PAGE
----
Packers fans will remember Charles Woodson for a lot of things, not the least of which was his inspiring half-time speech to his teammates after having left the game with 2 minutes left in the first half, injured defending a pass and selling out as usual. As people here have mentioned, he's still that lone Heisman winner from the defensive side of the ball, having beaten out Peyton Manning.
A lot of people have been writing about the pressures that come with the possibility of playing a perfect season, and it seems to me that they're right to recall Indianapolis' decision to rest their starters just a couple years ago, and to recall the Pats in 2007, going undefeated all the way to the Super Bowl before losing to the Giants. Perhaps their experiences have made things easier for the Packers, and Mercury Morris and Don Shula have weighed in on the possibility, saying that in their view the Pack won't need an asterisk next to the mark if they succeed, in contrast with the Pats' Videogate controversy.
As a team, it's my belief that the Packers benefit from playing in a small and remote city, because it's harder for the national sports media to make a complete nuisance of themselves. Green Bay wouldn't have been the right place for Broadway Joe Namath, but there are a lot of players who might benefit from being able to go about their business without all the distractions that can come with playing in a big media market, and Charles Woodson seems to be one of those players.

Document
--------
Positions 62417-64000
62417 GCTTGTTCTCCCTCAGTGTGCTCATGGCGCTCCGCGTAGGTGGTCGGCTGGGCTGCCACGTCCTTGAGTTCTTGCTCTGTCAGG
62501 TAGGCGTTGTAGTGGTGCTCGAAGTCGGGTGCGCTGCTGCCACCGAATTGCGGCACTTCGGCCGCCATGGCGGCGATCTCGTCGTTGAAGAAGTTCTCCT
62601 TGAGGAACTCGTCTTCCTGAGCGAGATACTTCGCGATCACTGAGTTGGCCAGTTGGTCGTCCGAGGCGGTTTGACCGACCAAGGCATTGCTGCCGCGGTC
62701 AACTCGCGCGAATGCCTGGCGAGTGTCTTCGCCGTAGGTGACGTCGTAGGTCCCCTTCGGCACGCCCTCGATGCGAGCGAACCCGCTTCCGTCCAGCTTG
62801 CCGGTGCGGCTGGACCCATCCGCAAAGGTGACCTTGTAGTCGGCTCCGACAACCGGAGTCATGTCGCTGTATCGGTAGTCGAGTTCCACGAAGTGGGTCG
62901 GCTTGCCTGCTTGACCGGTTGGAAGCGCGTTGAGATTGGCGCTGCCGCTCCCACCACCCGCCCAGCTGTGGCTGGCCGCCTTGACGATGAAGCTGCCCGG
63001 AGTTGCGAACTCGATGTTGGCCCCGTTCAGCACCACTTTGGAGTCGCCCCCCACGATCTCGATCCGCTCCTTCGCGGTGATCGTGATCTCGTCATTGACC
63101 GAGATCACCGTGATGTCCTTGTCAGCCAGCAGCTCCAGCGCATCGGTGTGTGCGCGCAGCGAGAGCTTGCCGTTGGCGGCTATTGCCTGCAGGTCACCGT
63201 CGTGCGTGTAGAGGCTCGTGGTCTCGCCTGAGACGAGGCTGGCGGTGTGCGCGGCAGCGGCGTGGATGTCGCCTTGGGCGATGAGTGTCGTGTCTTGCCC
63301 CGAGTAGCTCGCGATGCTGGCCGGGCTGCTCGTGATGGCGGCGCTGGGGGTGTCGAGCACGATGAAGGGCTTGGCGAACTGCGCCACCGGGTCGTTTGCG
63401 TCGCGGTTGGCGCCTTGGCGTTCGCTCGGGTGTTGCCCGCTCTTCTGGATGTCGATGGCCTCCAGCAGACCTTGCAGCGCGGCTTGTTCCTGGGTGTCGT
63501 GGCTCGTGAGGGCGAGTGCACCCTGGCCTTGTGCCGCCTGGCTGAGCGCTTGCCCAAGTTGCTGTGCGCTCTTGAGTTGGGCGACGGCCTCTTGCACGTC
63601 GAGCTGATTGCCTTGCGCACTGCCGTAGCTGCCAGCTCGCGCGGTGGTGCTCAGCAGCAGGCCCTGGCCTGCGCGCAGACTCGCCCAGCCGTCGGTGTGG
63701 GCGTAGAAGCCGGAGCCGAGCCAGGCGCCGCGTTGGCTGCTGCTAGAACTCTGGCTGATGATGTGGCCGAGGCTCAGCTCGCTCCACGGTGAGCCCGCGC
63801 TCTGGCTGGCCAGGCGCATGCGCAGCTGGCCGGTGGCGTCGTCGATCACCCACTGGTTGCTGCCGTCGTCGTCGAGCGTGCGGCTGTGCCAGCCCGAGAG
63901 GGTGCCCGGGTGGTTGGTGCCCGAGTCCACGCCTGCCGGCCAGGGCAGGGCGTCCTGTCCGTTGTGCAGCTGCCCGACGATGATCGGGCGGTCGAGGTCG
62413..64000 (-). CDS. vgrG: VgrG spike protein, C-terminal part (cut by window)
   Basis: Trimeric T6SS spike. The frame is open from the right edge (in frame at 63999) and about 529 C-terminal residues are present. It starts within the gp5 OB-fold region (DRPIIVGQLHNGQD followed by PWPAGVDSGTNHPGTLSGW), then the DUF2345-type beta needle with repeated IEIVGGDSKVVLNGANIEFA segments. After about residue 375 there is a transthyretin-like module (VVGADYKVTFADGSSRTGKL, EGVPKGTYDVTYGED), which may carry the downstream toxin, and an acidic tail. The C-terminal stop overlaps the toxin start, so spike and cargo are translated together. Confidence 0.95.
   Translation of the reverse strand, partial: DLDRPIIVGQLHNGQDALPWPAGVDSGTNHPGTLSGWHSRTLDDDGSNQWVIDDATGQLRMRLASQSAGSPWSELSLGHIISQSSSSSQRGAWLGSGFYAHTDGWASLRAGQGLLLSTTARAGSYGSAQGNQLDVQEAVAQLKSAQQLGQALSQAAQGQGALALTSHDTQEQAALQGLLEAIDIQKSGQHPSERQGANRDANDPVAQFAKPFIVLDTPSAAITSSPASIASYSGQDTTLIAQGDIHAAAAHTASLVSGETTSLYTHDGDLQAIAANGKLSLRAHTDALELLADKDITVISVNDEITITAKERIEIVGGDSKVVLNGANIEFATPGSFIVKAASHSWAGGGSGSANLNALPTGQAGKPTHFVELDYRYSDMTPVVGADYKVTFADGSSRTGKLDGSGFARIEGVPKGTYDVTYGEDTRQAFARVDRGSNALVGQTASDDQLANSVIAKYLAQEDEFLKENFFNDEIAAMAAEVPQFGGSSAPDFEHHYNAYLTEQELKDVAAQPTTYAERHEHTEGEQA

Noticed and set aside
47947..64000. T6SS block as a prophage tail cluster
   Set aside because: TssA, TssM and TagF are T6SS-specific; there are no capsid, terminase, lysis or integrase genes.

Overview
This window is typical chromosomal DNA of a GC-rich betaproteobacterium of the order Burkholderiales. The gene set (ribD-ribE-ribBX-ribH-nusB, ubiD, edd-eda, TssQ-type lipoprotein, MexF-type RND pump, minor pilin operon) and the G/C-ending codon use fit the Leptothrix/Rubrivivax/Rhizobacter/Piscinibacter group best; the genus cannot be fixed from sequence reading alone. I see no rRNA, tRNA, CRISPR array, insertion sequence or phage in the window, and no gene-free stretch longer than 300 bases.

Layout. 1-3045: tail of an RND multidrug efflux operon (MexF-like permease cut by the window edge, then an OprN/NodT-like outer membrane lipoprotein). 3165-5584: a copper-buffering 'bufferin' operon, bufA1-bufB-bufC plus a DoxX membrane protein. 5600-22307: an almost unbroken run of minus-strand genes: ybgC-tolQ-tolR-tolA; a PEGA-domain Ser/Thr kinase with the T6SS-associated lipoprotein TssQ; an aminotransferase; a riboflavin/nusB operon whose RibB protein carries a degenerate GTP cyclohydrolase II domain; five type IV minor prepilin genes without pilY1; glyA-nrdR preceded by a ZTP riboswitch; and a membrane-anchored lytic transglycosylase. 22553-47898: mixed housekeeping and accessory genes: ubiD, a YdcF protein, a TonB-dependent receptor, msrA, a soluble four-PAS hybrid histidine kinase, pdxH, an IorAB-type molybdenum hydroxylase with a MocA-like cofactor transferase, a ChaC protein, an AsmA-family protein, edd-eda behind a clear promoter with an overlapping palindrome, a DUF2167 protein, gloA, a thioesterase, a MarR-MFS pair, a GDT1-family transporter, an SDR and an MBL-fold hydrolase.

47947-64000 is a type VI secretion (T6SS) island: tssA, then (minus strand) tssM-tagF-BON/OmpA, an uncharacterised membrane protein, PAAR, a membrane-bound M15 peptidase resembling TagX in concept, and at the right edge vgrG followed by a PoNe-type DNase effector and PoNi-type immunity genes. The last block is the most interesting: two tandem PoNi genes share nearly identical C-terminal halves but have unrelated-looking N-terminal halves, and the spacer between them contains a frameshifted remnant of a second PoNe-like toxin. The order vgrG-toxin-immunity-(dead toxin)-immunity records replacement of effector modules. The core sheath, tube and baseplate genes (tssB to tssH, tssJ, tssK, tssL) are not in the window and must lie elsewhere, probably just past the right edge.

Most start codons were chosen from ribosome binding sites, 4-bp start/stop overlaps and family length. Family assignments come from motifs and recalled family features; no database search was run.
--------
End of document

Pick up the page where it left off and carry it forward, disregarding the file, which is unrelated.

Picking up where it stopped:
As an Oakland Raider, Woodson was named Defensive Rookie of the Year, and was voted to the Pro Bowl four times. In his time with the Green Bay Packers, by contrast, he's gone to the Pro Bowl three times (I think), despite having only made 17 of his career 54 picks with the Raiders. His greatest number of interceptions with them was five, in his rookie season. Since he's been in Green Bay, he's had years of nine, eight and seven picks, including seven more so far this year. Nine of his eleven career touchdowns on picks and fumble recoveries have been scored as a Packer. Statistically, he's been better in his six seasons as a Packer than he was in his eight years as a Raider in almost every category, but he's been voted to fewer Pro Bowls.
And that's the way it is, when you play in a smaller market, but if you just want to go about the business of playing football professionally, you could do a lot worse. He's one of those guys we're lucky to have had, and one of the great free agent pickups ever in NFL history.